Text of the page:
Best Resources on JFK assassination web sites

We know that there is a lot of junk on the web, and a lot of other stuff that's just "OK." Sometimes, however, there is something unusual, peculiarly valuable, or especially informative out there. The following are my picks of material on other JFK assassination sites. This is far from being all that is good and informative, but it's what stands out as special.

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The National Archives in College Park Maryland has a listing of House Select Committee documents online, and able to be searched. An absolutely invaluable resource.
Debbie Conway's JFK Lancer page has Jim Garrison's Playboy Magazine interview. It provides quite a lot of insight about the man. As an interesting exercise, count the number of different shooters he believes were in Dealey Plaza firing at Kennedy.
Real historical research is done from "primary sources" — the original documents, transcripts, testimony and so on that are the earliest and closest reflection of the historical event. People who want to study the Jim Garrison investigation, glamorized by the treatment it received in Oliver Stone's film "JFK" are immensely lucky that researcher Dave Reitzes has an ongoing interest in — indeed, almost an obsession with — the topic. His "Perpetual Pages" web site has an impressive collection of primary sources on Garrison, as well as the trial transcript of the Clay Shaw trial in New Orleans.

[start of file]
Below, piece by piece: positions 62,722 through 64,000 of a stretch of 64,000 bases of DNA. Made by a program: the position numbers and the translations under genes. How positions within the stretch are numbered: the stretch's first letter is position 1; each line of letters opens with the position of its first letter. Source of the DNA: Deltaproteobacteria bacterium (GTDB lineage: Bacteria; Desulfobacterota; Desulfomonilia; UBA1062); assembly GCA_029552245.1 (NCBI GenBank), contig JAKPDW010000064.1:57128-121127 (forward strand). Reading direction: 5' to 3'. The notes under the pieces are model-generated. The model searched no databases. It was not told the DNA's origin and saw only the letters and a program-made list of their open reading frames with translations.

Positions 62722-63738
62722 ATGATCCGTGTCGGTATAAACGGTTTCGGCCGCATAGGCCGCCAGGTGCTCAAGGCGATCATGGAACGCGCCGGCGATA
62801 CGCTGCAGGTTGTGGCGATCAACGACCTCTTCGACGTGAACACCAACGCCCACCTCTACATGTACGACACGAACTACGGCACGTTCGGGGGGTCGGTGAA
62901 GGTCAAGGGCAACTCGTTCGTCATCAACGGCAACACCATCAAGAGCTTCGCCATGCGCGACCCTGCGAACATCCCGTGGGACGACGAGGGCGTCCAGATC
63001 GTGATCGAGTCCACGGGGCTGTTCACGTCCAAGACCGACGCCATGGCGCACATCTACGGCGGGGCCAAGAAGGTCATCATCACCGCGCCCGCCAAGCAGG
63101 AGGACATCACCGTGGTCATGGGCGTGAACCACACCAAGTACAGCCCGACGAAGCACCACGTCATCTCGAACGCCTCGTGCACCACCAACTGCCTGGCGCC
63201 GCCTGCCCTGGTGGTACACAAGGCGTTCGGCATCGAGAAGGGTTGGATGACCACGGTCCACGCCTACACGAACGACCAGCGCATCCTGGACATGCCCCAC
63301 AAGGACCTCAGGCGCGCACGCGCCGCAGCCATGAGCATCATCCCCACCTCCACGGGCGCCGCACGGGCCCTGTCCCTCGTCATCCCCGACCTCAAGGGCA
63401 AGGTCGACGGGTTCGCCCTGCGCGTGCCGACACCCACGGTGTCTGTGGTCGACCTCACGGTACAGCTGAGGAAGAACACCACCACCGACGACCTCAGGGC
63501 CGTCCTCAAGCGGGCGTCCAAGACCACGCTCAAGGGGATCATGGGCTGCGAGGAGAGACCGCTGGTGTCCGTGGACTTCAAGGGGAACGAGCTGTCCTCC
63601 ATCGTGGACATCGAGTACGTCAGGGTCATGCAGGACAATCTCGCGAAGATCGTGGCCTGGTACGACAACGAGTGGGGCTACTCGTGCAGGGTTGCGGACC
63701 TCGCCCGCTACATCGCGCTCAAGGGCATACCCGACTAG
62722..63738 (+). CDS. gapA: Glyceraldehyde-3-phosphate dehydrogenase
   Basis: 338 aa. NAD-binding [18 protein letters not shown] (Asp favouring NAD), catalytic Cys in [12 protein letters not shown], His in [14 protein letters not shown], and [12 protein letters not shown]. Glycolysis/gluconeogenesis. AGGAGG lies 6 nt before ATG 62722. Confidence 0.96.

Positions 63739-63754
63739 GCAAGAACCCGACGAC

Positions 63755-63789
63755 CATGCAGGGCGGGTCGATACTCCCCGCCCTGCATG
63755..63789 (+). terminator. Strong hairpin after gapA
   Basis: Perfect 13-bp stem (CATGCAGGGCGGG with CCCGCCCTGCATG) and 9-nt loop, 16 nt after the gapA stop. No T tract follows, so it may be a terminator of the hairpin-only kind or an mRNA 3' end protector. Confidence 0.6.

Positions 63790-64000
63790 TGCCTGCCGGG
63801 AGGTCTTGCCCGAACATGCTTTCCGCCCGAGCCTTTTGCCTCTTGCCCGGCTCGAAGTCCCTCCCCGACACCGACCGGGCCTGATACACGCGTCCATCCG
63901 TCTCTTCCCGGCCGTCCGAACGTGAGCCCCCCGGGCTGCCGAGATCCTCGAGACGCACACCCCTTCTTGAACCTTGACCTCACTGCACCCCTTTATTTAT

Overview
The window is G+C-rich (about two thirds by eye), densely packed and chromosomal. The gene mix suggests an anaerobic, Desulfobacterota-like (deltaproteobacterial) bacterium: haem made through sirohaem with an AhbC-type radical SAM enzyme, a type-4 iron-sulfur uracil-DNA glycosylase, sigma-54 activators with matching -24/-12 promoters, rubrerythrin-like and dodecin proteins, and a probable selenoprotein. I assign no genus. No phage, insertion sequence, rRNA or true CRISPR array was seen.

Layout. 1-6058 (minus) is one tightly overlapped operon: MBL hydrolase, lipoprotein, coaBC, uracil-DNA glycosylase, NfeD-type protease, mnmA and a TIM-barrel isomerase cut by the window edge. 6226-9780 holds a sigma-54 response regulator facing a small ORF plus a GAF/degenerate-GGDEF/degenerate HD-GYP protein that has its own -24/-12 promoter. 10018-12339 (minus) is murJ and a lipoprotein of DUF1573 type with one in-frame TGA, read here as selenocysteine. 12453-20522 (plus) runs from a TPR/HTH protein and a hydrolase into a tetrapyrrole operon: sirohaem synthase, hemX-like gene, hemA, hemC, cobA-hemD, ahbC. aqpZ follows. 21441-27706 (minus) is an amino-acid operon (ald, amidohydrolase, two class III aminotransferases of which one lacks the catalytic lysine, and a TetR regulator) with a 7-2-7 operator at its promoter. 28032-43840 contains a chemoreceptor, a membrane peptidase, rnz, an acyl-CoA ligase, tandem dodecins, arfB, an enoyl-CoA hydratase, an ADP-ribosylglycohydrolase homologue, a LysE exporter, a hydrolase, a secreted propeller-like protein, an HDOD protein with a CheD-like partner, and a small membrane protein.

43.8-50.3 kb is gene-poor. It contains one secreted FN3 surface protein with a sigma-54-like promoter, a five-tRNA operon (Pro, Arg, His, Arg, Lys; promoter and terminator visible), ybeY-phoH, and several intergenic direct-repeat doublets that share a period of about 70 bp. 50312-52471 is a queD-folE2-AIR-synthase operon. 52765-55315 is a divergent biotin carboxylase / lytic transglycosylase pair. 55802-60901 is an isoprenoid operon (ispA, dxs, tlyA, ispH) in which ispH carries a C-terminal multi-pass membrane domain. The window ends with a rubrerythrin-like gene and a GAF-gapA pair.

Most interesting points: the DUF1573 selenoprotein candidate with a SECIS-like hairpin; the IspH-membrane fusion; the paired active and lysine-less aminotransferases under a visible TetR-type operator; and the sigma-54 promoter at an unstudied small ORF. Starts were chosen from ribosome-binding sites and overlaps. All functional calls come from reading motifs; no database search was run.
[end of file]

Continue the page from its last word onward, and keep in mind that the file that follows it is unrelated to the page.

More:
There is a huge fascination to listening to and viewing the way the assassination was reported in the media, and David Von Pein has assembled an impressive collection of video and audio resources allowing one to do just that. These are invaluable primary sources, often recording the early uncontaminated testimony of witnesses, but also showing some bizarre and often hilarious journalistic blunders. Before Von Pein's stellar archival effort, these were what librarians call "fugitive sources:" scattered, hard to find, usually in the hands of private collectors, not catalogued nor documented anywhere. Now they are just a mouse click away from anybody who is interested.
Among the many fine resources of the site "JFK-Dallas, November 22, 1963" is a collection of audio and video clips from stations WFAA radio and WFAA-TV (note: free registration may be required). The story, as it unfolded, was gripping drama in 1963, and it remains so today.
The "History Matters" contains a variety of good resources, but the one that really shines is a massive collection of primary source government reports, documents, and testimony. Whether it's a Warren Commission document, or an interview by the ARRB with an autopsy witness, you are likely to find it here.
So many of the arguments and theories about the assassination turn on photographic evidence. A lot of bad theories are the result of misinterpreted photographic evidence, but sometimes photographic evidence nails some critical issues. Robin Unger has put together a splendid collection of images that you will sometimes find useful for serious research, and at other times find simply irrestable for browsing.
This site from former Washington Post reporter Jeff Morley is quite valuable for keeping up with what's going on in the world of JFK conspiracy (and lone assassin) theorizing. A blog, it is regularly updated, and deserves to be regularly visited. Morley leans in a conspiracist direction, but doesn't embrace any particular claims about who killed Kennedy, and he can be critical of half-baked theories.